Players visit school to support 'Cubs on the Move'
Borbon, Ransom help promote fitness and importance of getting outside
CHICAGO -- Cody Ransom and Julio Borbon were leading schoolchildren in exercises Wednesday at Otis Elementary School when Ransom stopped to stare at his Cubs teammate.
Borbon was excitedly doing "the crazy dance." With both arms stretched over his head, Borbon waved his hands back and forth and looked skyward in his rendition of the fun exercise.
"He fit in perfectly," Ransom said of Borbon, smiling.
The exercise was part of the "Cubs on the Move" Fitness Trolley program designed to promote an active lifestyle and healthy eating in communities across Chicago.
"It's awesome," Borbon said of the program, which involves a Cubs-themed trolley car. "It's a great experience just to give back to the community and to get to share these little moments. You get to appreciate a different perspective of the game. It's a lot of fun."
Borbon said his enthusiasm for the dance was his way to show the kids how fun it is to be active.
"It's fun, you know, just to go out there stretching, doing the crazy dance with the kids," he said. "Just enjoying yourself is the most important thing about coming out here, giving these kids a good time and letting them see that we can come and just like we play out there, we get to spend time and let them have a good time as well."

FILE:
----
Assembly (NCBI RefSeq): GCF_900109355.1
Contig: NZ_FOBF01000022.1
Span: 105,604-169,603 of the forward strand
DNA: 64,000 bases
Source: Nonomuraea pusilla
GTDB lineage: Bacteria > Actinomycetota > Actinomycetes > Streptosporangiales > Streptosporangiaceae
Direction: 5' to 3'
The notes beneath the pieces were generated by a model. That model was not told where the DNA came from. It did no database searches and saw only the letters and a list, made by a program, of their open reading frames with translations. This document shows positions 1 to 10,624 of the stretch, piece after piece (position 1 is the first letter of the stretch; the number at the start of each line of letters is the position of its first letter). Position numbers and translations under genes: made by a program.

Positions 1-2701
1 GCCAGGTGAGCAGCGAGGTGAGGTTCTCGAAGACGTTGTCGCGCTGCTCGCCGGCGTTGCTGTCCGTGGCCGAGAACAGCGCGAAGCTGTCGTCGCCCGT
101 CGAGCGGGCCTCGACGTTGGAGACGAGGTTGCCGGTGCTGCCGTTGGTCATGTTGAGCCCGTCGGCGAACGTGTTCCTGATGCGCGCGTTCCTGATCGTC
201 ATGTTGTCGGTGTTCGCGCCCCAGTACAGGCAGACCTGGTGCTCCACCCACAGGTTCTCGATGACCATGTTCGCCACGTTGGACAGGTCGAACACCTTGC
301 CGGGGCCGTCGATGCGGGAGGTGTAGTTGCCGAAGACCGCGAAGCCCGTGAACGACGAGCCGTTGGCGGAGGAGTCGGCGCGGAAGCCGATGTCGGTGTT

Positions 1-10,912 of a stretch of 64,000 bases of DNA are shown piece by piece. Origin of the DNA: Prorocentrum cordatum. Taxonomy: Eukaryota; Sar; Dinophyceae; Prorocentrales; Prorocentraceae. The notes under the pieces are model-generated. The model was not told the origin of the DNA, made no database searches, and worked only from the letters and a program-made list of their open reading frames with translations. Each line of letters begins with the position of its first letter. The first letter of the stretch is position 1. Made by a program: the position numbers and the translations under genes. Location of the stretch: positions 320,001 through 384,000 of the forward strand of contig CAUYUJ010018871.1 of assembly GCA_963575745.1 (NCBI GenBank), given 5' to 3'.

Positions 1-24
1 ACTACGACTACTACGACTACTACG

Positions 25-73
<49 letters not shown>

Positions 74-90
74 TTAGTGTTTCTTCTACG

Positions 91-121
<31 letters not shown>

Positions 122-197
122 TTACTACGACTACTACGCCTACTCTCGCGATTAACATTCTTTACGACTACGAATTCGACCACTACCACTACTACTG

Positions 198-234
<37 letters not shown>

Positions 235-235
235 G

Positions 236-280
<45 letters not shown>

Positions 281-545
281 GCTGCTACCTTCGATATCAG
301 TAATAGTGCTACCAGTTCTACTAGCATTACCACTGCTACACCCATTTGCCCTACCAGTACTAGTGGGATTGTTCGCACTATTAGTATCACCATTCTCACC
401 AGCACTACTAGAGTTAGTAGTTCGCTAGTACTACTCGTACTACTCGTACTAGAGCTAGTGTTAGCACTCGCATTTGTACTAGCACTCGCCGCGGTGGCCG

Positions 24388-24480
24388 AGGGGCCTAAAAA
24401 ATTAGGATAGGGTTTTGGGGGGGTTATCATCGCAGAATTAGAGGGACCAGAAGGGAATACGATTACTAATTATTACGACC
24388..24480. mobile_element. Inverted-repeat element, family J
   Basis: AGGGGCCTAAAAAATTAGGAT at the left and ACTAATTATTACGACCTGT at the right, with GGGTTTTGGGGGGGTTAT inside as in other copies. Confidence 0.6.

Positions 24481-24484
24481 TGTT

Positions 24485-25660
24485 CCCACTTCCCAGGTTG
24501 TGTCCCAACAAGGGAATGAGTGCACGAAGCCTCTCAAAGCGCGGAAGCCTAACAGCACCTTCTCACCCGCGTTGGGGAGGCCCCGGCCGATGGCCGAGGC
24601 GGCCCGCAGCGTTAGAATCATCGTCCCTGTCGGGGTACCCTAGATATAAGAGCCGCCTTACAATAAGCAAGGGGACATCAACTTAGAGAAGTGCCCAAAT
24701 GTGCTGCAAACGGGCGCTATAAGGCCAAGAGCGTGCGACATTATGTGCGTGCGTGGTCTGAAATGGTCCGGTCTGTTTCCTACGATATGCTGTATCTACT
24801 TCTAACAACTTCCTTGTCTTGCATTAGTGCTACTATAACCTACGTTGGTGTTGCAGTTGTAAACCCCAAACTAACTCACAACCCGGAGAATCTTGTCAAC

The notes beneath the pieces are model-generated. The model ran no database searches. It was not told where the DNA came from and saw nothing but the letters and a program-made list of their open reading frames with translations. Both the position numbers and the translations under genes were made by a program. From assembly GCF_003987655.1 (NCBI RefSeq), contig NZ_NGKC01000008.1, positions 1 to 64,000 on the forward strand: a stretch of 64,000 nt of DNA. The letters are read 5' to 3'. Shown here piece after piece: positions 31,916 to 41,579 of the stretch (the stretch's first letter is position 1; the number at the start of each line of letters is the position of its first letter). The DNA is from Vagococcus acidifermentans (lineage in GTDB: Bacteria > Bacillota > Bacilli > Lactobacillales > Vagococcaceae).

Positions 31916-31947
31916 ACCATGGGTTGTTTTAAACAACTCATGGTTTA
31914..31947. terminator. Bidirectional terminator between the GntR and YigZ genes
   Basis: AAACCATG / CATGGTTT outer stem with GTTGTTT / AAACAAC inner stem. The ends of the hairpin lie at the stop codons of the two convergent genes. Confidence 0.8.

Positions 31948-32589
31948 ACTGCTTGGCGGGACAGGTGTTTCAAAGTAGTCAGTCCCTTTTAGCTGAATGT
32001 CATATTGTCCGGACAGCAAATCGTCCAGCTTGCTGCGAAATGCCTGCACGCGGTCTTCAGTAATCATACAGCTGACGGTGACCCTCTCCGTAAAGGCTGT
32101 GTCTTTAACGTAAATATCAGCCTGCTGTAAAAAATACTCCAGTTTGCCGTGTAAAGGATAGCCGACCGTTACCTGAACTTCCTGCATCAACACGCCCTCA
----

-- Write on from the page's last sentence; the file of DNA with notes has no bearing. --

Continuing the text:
Cubs Charities chair Laura Ricketts was also in attendance and said that giving back to the community, especially in the form of teaching kids the value of a healthy lifestyle, is a priority for the Cubs.
"Youth health, sports fitness and education is the primary mission of Chicago Cubs Charities," Ricketts said. " … What we're doing here today with the Fitness Trolley is something that goes deep to our core, and we're so pleased and proud that this inaugural summer for the program has gone so well."
Ransom and Borbon led the participating children in exercises such as push-ups and jumping-jacks, and even got a little baseball action in when Borbon tossed pitches for the youngsters to hit on the school's diamond.
"It's really good to get the kids out, especially during the summer," Ransom said. "Get them out playing, I think that's huge."
Ransom said he hopes kids are inspired by the Fitness Trolley program.
"Get out and do something every day," he said. "Get out of the house, get away from the video games, get outside, do something active and have fun doing it."
And if they can't think of anything else to do, kids can always do "the crazy dance."